Do you know there are some major gangs in the USA? They are all around. In fact, all I have to do is take a walk across the street and see the beautiful artwork all over the trains parked in my neighborhood, to be reminded.
Many years ago I worked in a juvenile detention center as a social skills instructor. I sat around in a pod full of girls twice a week and listened to them sing, talk, cry, and retell their childhood abuse stories.
One day, I decided I would make a home visit to one of the girls recently released. I looked up her address, got into my red car, at the time, and proceeded to navigate around the area until I finally located the address I had scribbled out on a piece of paper.
I parked, got out, looked around the disheveled neighborhood and tried not to judge the yard I just opened the gate to enter into. It reminded me of the old TV show, Sanford and Son. It was pretty messy, smelly, and dirty, but I was there with gifts for a young lady and show her I was still available for her, even though she was on the "outs."
I knocked on the door and was told by an older woman that the young lady I was to visit wasn't home. So I left the bag full of lotion, shampoo, and soaps, with a note to call me if she needed anything. As I walked back out the gate, I noticed someone walking across the road who I had known for a couple of years.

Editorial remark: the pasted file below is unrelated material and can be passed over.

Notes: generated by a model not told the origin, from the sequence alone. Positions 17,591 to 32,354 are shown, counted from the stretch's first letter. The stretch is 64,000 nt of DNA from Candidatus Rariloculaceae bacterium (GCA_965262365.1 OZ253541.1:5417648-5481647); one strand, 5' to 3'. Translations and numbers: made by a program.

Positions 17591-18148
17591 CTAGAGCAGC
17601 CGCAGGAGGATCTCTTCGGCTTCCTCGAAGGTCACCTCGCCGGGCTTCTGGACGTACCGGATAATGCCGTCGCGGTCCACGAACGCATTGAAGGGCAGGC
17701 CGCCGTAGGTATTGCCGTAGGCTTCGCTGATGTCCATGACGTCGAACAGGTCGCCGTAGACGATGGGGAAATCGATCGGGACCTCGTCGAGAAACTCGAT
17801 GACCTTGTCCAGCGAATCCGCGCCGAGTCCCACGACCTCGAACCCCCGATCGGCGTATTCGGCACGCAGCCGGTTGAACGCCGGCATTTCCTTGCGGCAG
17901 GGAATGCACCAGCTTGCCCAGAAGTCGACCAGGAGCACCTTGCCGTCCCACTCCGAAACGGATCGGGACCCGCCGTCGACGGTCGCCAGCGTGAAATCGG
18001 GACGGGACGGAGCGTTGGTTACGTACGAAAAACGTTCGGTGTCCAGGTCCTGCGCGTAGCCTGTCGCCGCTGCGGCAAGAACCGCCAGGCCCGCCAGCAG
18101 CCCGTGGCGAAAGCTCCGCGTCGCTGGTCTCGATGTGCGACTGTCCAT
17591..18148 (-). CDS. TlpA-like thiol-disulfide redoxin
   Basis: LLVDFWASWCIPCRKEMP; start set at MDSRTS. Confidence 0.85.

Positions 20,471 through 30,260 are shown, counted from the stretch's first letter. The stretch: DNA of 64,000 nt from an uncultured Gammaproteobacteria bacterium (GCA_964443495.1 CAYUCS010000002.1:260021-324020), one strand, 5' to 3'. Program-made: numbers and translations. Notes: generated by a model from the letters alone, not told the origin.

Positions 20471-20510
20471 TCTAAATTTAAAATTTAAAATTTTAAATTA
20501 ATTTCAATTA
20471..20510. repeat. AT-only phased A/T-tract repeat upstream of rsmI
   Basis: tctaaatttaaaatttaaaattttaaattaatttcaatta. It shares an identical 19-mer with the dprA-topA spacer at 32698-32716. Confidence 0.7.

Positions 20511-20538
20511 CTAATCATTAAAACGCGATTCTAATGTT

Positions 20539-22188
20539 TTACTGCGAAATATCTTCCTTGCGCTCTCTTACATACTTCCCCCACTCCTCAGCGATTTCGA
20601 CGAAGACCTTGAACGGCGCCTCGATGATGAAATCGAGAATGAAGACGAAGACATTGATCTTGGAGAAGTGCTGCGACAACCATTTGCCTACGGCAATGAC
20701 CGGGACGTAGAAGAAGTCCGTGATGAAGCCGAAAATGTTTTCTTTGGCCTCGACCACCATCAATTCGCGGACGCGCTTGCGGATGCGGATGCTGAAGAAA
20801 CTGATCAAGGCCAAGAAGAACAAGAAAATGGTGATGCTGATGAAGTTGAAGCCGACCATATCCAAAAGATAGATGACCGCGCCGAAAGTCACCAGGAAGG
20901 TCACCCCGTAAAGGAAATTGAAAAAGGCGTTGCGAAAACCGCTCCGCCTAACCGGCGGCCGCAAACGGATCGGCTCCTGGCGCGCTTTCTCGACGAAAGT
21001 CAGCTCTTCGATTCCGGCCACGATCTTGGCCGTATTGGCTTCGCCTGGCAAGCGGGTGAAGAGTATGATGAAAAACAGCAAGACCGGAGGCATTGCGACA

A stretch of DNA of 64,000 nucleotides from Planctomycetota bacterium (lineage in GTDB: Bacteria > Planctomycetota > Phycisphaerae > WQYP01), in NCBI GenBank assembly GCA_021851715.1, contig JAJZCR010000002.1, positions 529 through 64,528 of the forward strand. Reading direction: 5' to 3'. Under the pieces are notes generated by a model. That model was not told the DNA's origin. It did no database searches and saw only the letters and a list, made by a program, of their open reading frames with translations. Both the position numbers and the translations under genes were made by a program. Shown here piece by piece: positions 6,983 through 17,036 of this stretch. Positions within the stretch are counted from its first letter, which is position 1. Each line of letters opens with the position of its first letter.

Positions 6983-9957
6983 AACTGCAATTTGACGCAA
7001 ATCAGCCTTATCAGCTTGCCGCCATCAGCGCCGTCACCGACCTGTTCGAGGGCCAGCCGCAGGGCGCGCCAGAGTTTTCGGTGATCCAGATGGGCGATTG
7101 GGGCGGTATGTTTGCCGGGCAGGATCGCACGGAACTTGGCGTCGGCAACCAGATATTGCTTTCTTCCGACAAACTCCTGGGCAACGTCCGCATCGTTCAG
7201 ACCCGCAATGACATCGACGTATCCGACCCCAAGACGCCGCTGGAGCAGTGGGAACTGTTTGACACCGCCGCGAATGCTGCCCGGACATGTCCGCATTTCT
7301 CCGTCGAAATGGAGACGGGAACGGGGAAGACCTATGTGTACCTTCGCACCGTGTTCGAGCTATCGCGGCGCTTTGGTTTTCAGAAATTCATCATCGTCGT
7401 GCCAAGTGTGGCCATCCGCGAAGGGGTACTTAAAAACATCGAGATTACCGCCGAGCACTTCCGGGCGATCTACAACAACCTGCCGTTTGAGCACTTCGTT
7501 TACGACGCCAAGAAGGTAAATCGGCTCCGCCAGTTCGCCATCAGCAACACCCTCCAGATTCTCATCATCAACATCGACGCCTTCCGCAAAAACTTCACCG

I waved and started walking towards him, "Hey, Antonio, how have you been?" He looked at me with a mean, almost evil look and kept walking. I loved this kid because he was one of the students I helped with math, reading, and social skills five days a week at a local Jr. High.
He was the sweetest thirteen year old boy I had ever met. In fact, when I first saw this young man, I thought he was a girl, he was so sensitive, caring, and pretty. I had been a teacher's assistant in a Severe Behavior Disorder classroom, before I took the detention center job, and Antonio was one the students there.
Antonio kept walking, ignoring his negative body language, I said, "Antonio, how's your mom?" He looked at me as if to say, "Get out of here."
It stopped me in mid-stride, in the middle of the road, in this unfamiliar neighborhood in Tacoma. As I began to shake my head in disbelief at why Antonio just treated me like that, I reached for the keys in my purse and started back towards my car.
"Why is Antonio, who adored me as a positive adult in his life, acting this way?" I thought. When I turned toward my car I noticed there were a bunch of unfamiliar faces all around me and a couple right in front of my car. I realized, I was surrounded. My heart started beating quicker, I started breathing harder, I was surrounded by an African American group of men and boys all wearing dark colored clothing.
I looked at each one of them and smiled really, really big, acting nothing like I felt inside. I stopped because it was obvious I was not going to be getting in my car without a struggle or some help of some kind.